Gov. Mark Dayton decision’s Thursday to sign legislation streamlining environmental permitting comes days after an extensive report by the legislative auditor painting the permitting process as costly and fraught with delay.
After signing the legislation, Dayton wrote a letter to the bill’s sponsors saying it “addresses the concerns raised by the Legislative Auditor’s recent report.”
But Jody Hauer, evaluation manager for the report, said many of the report’s suggested improvements are not included in the legislation.
“There’s many things we recommend that the bill doesn’t even start to consider,” Hauer said.
While legislation sets a 150-day deadline for agencies to decide whether to grant a company a permit, any extensions beyond the deadline must be explained.
The audit found the majority of cases are already completed in that timeframe. From 2007 to 2010, the Minnesota Pollution Control Agency (MPCA) made 82 percent of permit decisions within 150 days. When low-priority decisions are removed, that number nears 92 percent, MPCA Commissioner Paul Aasen said.
But a more aggressive deadline and transparency for lengthy cases can’t hurt, Aasen said, adding, “I can’t see a downside.”
Trying to tackle data-handling and environmental-review issues in the legislation along with permitting would have been too much at once, he said.
But Rep. Jean Wagenius, DFL-Minneapolis, said the Environment, Energy and Natural Resources Policy and Finance Committee’s decision to pass the bill on to the governor without seeing the report was bad policy.
“Talk about working in the dark,” said Wagenius, who voted against the bill in committee. She’s taking the 119-page report home to sift through this weekend.
Four years of data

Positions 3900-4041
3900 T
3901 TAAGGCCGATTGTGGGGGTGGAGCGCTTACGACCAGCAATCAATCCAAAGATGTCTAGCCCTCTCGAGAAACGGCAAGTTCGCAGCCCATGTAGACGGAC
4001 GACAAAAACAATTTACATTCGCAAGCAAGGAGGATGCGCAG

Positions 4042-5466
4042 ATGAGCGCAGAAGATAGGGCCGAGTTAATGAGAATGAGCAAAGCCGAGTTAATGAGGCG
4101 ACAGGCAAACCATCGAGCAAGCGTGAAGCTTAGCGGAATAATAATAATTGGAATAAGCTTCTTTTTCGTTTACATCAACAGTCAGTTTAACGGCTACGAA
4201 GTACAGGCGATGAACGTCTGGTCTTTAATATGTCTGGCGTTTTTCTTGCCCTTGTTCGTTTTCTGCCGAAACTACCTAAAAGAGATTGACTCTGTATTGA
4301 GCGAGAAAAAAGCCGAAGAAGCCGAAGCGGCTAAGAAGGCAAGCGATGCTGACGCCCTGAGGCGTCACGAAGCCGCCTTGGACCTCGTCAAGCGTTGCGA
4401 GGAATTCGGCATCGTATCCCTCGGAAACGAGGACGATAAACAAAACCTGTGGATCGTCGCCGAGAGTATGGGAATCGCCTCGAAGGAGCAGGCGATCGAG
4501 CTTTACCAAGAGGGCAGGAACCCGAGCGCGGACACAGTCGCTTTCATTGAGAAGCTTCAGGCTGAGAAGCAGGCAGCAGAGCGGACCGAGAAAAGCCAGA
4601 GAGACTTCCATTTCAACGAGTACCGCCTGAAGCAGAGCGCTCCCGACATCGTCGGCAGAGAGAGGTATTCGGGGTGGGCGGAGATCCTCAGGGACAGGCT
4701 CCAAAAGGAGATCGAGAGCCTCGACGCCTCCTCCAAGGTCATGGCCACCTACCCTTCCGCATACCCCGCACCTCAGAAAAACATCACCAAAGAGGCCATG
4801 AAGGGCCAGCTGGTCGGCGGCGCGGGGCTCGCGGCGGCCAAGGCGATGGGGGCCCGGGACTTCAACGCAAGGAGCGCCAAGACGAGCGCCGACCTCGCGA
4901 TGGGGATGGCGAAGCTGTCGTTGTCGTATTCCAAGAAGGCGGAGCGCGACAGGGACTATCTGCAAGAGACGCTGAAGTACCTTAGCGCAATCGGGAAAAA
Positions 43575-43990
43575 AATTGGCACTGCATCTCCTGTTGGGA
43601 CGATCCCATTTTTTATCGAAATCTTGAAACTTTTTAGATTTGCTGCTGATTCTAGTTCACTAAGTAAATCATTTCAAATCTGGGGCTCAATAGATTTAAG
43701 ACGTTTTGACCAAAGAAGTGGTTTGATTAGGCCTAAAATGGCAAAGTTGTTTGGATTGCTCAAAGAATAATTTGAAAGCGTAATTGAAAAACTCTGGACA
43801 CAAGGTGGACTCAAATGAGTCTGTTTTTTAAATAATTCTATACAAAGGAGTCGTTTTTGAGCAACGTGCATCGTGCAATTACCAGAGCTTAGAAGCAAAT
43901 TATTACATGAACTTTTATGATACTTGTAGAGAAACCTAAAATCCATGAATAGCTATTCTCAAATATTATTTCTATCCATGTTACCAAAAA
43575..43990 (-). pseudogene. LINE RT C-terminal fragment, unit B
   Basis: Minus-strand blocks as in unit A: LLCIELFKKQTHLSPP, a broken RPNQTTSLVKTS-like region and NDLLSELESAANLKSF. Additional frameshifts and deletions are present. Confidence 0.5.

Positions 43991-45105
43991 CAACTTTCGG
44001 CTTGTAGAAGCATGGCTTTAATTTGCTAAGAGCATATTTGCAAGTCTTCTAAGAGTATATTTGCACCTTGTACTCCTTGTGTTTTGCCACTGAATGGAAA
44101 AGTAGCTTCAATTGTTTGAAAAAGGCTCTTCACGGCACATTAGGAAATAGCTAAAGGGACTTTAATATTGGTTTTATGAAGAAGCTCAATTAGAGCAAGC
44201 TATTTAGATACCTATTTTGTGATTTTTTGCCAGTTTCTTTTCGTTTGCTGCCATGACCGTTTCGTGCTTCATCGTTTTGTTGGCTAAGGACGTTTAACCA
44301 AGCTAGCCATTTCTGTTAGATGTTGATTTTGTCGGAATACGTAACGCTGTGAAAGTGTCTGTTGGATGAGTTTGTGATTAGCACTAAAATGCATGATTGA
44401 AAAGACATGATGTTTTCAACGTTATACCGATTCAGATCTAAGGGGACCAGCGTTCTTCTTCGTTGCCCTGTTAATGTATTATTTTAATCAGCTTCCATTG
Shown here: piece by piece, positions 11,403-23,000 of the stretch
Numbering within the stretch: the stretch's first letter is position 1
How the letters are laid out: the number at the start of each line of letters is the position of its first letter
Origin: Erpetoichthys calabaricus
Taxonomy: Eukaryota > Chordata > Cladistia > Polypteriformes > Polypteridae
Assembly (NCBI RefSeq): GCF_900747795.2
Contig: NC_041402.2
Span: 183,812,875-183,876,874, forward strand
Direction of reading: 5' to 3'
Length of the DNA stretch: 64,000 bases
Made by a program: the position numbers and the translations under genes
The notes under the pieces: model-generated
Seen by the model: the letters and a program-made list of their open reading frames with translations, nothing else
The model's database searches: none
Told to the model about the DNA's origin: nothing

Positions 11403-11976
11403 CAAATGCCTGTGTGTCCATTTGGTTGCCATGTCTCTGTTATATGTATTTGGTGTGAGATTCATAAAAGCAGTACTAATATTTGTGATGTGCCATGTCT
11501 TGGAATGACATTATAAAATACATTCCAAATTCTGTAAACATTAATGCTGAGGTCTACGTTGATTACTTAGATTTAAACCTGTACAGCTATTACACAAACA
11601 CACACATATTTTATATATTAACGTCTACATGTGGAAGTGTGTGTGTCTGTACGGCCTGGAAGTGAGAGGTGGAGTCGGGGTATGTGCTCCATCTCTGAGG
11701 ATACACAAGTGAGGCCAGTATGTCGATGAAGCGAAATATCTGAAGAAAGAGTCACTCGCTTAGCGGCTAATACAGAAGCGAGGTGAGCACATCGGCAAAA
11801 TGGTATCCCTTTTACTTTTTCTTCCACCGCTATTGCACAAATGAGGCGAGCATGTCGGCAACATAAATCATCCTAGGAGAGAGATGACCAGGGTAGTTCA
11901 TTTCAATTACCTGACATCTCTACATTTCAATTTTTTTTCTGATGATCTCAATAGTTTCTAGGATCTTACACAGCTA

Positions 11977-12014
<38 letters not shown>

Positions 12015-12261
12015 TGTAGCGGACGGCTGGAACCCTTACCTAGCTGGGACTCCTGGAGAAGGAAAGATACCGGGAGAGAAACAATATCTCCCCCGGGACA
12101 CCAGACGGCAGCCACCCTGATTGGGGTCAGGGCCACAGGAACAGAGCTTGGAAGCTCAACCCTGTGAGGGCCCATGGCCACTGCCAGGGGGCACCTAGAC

The report covers four years of data from local government agencies, the MPCA and Department of Natural Resources (DNR) — the three groups handling most of the state’s private project proposals, like animal feedlots and campgrounds. A project’s size and location help determine whether a review is necessary to obtain a permit, so a campground with more than 50 sites needs to be evaluated, and one with 100 sites along lakeshore needs even deeper investigation. The environmental impacts are then made public.
The legislative auditor suggested a pilot project where some low-risk proposals be allowed to bypass the review to speed things up.
While the report gives a fact-based evaluation of environmental review instead of relying on “anecdotes and horror stories,” it doesn’t go far enough, said Scott Strand, executive director of the Minnesota Center for Environmental Advocacy.
“There really wasn’t any analysis of how can we make this stuff work better to protect the environment. It was all about how can we make this faster and cheaper,” Strand said.
The report was limited by the data available, Hauer said. The MPCA and DNR didn’t keep track of when the agencies received proposals, leaving auditors to thumb through paper documents, trying to piece together where the work piled up.
“We weren’t able to do the kind of in-depth analysis we thought was necessary because the data simply were lacking,” she said.
Where are the delays?
The legislative auditor’s office ascertained that most of the delays came at the beginning of the process, when proposers failed to submit information properly.
Responsible government units are supposed to ensure that reviews — in the form of an environmental assessment worksheet or more rigorous environmental impact statement — are complete. But they are often incompetent. Local government handles 75 percent of the state’s private projects, meaning small cities that may only see one project every few years are taking on complicated cases.
“We interviewed the people involved and they acknowledged that they lacked experience, lacked expertise, and they thought it hampered their efforts,” Hauer said. “It wasn’t that anyone was trying to hide anything — they did the best they could, but that wasn’t sufficient.”
Creating educational services, like webinars, would improve agencies accuracy and eliminate some delays, according to the report, along with greater clarity in what’s expected of proposers. The Environmental Quality Board could step up to take a more educational role, but that would require increased funding for the department, which currently only has one full-time staff member working with reviews.
The legislative auditor’s office can’t guarantee that any of the suggestions would speed things up, Hauer said.
“But something needs to happen to improve the process and without improving the environmental review process — there’s a lot of time and a lot of resources that go into that process — it will continue in the same way it has for over the last several decades,” Hauer said.
Jessie Van Berkel is a MinnPost intern and can be reached at JVanBerkel [at] minnpost [dot] com.